1. The battle over the U.S. debt ceiling has once again become a Congressional showdown, as was widely expected. The U.S.-China trade war also continues to remain largely unresolved and these two items alone are likely to trigger a significant increase in market volatility in the coming weeks. 2. The seasonally adjusted number of Americans…
Trade and speculation about the moves of the Federal Reserve moved back to the forefront of factors affecting market volatility this week. Continued escalation of tensions in the Middle East region also remains a factor.
The G-20 meeting appeared to result in a truce between China and the U.S. on the trade front, as was generally expected. Stock analysts eagerly awaited the release of the June Non-Farm Payrolls report on Friday for indications of what the Federal Reserve’s next monetary policy move might be. It was a shortened trading week due to the Independence Day holiday in the U.S.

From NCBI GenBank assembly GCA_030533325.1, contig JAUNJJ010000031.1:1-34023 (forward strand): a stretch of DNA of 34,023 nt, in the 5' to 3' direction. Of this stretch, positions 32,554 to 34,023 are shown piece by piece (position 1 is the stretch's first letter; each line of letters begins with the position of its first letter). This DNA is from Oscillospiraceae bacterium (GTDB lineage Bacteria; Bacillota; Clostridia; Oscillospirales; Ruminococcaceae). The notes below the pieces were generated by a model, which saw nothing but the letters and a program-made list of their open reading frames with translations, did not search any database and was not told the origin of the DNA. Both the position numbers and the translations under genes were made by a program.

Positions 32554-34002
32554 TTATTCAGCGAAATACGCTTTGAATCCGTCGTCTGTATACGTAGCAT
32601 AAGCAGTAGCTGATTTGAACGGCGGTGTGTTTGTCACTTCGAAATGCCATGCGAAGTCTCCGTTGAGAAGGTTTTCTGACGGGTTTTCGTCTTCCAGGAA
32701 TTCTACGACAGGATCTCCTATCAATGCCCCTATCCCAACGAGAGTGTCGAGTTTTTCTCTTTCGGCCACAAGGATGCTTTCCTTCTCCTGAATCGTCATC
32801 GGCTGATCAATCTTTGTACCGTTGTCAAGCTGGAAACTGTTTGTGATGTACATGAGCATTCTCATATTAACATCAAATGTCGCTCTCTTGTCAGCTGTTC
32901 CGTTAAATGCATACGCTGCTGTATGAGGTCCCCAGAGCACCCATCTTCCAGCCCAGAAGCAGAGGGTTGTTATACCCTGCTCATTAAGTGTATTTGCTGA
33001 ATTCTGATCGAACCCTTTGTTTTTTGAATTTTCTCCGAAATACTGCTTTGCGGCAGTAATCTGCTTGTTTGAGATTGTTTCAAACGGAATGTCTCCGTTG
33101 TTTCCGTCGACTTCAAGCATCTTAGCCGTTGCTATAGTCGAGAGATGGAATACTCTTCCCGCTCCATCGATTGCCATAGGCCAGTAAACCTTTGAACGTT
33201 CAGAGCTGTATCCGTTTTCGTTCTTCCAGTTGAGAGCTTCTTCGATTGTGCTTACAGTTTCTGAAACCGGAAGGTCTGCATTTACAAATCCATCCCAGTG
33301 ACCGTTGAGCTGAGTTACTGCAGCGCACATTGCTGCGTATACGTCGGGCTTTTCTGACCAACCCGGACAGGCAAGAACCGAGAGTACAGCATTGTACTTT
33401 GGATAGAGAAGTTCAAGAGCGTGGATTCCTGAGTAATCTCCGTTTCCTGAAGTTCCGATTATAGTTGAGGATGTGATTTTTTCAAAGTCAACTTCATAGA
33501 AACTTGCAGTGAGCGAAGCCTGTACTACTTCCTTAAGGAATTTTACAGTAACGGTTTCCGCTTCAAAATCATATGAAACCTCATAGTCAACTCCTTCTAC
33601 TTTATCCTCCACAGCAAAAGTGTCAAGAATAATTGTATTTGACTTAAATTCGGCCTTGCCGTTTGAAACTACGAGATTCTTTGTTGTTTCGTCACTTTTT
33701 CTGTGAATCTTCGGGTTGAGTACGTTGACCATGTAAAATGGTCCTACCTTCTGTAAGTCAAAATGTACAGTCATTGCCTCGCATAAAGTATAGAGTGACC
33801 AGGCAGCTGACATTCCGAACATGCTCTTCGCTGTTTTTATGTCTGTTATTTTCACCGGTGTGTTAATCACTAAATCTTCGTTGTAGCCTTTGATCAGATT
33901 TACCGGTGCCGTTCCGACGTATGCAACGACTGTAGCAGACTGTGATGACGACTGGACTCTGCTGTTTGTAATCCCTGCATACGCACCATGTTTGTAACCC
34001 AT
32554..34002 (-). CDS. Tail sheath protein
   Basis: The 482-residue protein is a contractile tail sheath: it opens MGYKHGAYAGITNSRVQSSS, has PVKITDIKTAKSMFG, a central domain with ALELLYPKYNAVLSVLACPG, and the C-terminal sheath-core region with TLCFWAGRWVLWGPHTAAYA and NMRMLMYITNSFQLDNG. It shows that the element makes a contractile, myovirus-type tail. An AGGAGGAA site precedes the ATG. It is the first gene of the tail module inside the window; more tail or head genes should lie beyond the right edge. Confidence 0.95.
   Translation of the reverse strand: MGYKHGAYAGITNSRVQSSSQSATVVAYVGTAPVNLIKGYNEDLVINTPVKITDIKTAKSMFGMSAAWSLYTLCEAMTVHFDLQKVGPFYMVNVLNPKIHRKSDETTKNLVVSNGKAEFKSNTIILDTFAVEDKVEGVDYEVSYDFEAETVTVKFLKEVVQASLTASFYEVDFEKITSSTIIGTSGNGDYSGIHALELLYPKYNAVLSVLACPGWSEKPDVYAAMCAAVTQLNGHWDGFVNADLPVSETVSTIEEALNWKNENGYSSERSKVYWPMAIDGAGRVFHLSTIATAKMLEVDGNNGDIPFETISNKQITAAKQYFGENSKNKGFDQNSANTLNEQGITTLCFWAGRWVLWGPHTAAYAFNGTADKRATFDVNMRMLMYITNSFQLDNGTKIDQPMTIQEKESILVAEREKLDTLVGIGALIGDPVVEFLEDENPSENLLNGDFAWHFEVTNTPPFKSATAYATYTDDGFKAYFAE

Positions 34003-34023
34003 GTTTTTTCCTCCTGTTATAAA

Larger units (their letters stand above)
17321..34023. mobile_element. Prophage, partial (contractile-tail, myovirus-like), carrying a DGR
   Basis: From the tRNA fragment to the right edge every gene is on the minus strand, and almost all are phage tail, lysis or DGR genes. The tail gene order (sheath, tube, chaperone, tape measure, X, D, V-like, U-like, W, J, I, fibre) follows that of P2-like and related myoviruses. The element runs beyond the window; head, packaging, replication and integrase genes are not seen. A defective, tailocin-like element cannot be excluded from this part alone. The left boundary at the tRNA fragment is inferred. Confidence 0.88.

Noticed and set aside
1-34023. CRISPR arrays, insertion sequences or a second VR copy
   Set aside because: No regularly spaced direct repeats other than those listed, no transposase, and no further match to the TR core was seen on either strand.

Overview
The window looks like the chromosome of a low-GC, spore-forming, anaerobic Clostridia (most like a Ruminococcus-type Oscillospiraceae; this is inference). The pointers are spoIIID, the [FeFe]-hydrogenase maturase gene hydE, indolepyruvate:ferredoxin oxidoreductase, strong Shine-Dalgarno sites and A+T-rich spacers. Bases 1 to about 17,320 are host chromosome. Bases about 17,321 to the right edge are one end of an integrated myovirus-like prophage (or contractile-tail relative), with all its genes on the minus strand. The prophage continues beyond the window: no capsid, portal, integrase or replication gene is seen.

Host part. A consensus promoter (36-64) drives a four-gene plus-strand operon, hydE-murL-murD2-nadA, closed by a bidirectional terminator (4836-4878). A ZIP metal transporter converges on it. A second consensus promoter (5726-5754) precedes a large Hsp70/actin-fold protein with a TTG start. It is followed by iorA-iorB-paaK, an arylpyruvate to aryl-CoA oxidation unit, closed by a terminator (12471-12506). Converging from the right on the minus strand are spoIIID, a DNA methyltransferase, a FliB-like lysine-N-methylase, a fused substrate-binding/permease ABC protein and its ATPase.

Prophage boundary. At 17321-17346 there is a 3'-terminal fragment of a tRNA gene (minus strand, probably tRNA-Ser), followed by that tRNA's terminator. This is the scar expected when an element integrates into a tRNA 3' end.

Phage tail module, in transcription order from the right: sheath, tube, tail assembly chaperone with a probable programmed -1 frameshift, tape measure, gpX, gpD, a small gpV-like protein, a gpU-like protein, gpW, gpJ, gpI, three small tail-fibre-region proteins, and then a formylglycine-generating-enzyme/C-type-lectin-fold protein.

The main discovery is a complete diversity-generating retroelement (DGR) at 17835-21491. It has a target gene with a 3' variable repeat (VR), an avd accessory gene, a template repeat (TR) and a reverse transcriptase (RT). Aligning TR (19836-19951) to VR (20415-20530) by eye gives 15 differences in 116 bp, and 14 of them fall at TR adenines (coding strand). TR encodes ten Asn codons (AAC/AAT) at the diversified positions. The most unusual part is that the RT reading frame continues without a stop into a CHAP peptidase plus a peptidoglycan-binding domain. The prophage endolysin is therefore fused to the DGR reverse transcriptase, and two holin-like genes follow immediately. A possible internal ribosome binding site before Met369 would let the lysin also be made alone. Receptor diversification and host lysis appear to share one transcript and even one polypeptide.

1. All eyes are on the G-20 meeting in Osaka Japan this week, with heavy market expectations for some sort of progress to be made between the U.S. and China on restarting their trade talks to try to resolve the dispute between the two. 2. The seasonally adjusted number of Americans filing initial claims for…
Last week, I laid out four reasons for why this gold rally will be bigger than anything we’ve ever seen. I explained how central banks are buying up piles of gold… how China is using the metal to remove its dependence on the U.S. dollar… and why the Fed’s shifting strategy is bullish for the sector.
The U.S. Federal Reserve’s FOMC meeting decision, followed by uncertainty over the geopolitical climate in the Middle East were the two primary factors that drove market moves this week. The ongoing trade spat between the U.S. and China also remains unresolved and can be expected to trigger further market volatility ahead of the G-20 meeting in Japan next week.
Geopolitical tensions in the Middle East erupted again this week as Iran was accused of attacking two oil tankers in the Gulf of Oman, as well as supporting an attack against an airport in Saudi Arabia.
Trade disputes continue to be of primary concern to markets and to the global economy as a whole.
Escalating trade disputes between the U.S. and other nations of the world remain the primary driver for market volatility.
The rapidly deteriorating trade relationship between the U.S. and China was of primary focus this week, followed by further deterioration in the Brexit negotiation process in Europe.